Unlike Green Bay and Minnesota, Chicago Bears seem to avoid Iowa football players
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I’m a long time Bears fan.
Who was the last Hawkeye on the Bears roster? So frustrating!
I look up north (GB) and they have stud Hawkeyes.
It is me or so they just draft over rated SEC players that can’t play in the cold.
— Jon McClure (@Jon_McClure_) December 5, 2017
ANSWER: Hey, Jon. It’s perplexing to think how many former Iowa players would fill perfect roles for the Chicago Bears, yet the NFL charter member never seems to take them. Other Midwestern franchises such as the Green Bay Packers, Minnesota Vikings, Kansas City Chiefs, Detroit Lions and Indianapolis Colts have thrived with former Hawkeyes. The Bears, on the other hand, have avoided Iowa. It’s strange considering their shared past.
The backbone of the 1985 Bears was built on the tenacity of Iowa football. Center Jay Hilgenberg and guard Mark Bortz both were starters at Iowa. Craig Clemons was the Bears’ first-round pick in 1972 and started for six years. But the Bears’ last draft pick from Iowa was offensive lineman Bill Anderson in 1990. Occasionally, a player such as wide receiver Jacob Hillyer will get a tryout in Chicago (2016) but nobody really sticks.
Iowa’s coaching staff has built great relationships with the other NFL teams. Green Bay scouts and officials are in Kinnick seemingly every week looking at player tapes. Bryan Bulaga became the youngest starter to win a Super Bowl when the Packers drafted him in the first round in 2010. Mike Daniels has become an upper-echelon defensive tackle with the Packers. Green Bay drafted Micah Hyde in the fifth round in 2013.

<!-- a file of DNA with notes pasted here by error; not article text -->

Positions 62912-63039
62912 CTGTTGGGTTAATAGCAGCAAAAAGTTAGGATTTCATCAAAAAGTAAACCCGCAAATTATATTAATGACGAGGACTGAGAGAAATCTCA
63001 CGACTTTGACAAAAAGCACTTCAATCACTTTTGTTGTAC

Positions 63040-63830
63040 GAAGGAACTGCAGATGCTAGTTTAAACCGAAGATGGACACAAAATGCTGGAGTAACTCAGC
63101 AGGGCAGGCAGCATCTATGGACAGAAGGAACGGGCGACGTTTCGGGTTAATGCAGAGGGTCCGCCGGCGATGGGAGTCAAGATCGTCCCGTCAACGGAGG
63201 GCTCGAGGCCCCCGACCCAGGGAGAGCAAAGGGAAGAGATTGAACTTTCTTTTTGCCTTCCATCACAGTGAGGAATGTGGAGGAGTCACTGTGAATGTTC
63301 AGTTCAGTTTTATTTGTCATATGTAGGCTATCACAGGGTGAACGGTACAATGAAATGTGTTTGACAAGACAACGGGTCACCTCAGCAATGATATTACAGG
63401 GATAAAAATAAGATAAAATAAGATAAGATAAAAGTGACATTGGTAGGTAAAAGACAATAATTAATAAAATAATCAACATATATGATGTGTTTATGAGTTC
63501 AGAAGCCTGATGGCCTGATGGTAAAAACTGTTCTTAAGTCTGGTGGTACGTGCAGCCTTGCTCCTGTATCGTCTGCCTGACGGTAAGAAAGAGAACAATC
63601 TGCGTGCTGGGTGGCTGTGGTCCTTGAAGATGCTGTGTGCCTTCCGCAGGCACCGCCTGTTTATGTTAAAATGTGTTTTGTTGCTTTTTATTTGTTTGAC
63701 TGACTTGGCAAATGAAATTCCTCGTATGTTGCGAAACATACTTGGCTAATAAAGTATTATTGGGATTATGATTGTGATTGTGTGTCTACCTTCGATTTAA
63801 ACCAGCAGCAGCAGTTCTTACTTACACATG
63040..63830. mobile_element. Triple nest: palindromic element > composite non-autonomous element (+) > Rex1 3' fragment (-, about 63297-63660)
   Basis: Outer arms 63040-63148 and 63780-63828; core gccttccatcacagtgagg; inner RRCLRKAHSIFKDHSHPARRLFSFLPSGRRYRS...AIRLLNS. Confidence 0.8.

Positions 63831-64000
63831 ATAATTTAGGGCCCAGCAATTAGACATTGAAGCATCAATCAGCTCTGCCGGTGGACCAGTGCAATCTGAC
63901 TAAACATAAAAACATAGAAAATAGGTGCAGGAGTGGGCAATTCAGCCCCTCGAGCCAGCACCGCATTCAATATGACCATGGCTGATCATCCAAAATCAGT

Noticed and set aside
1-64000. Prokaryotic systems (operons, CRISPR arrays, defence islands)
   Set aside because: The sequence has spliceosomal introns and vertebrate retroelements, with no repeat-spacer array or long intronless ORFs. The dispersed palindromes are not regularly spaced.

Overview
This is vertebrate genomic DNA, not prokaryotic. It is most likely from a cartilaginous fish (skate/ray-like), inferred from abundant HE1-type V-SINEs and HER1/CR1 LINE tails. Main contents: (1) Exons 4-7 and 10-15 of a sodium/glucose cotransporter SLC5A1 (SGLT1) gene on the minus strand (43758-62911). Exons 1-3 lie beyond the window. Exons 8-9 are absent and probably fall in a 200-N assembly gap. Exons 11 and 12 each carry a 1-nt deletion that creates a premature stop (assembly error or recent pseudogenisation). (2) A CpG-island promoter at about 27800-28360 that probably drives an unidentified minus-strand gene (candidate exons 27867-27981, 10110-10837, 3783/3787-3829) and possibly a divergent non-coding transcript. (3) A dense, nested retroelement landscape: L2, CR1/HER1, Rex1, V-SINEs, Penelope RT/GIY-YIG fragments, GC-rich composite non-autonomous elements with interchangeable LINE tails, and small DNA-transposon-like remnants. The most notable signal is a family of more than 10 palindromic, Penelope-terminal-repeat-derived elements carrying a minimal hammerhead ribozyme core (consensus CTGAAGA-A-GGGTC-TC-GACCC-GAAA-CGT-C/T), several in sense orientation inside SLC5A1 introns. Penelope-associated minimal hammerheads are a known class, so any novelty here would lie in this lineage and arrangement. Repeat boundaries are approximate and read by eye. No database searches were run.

Minnesota general manager Rick Spielman seems to draft or sign an Iowa player every year. Detroit coach Jim Caldwell played at Iowa in the early 1970s and has a fondness for his roots. Iowa coaches formerly were tight with officials in Indianapolis and Kansas City. With Chicago, there just hasn’t been much of a relationship.
In the 2017 draft, Desmond King would have made a perfect safety for the Bears defense. George Kittle would have started at tight end in Chicago. Both were fifth-round selections without as much as a sniff from the Bears. That’s even after their staff coached King and quarterback C.J. Beathard at the Senior Bowl last January.
But there could be changes in the upcoming draft. Bears general manager Ryan Pace was in the press box at the Iowa-Wisconsin game in Madison last month and took copious notes of the action. Cornerback Josh Jackson, who most believe will declare for the draft, had 2 interceptions for touchdowns that day and should be a first-round pick. Chicago could use an inside linebacker like Josey Jewell to not only make plays but instill an attitude on defense. It’s always possible the Bears could look at offensive lineman Sean Welsh, too.
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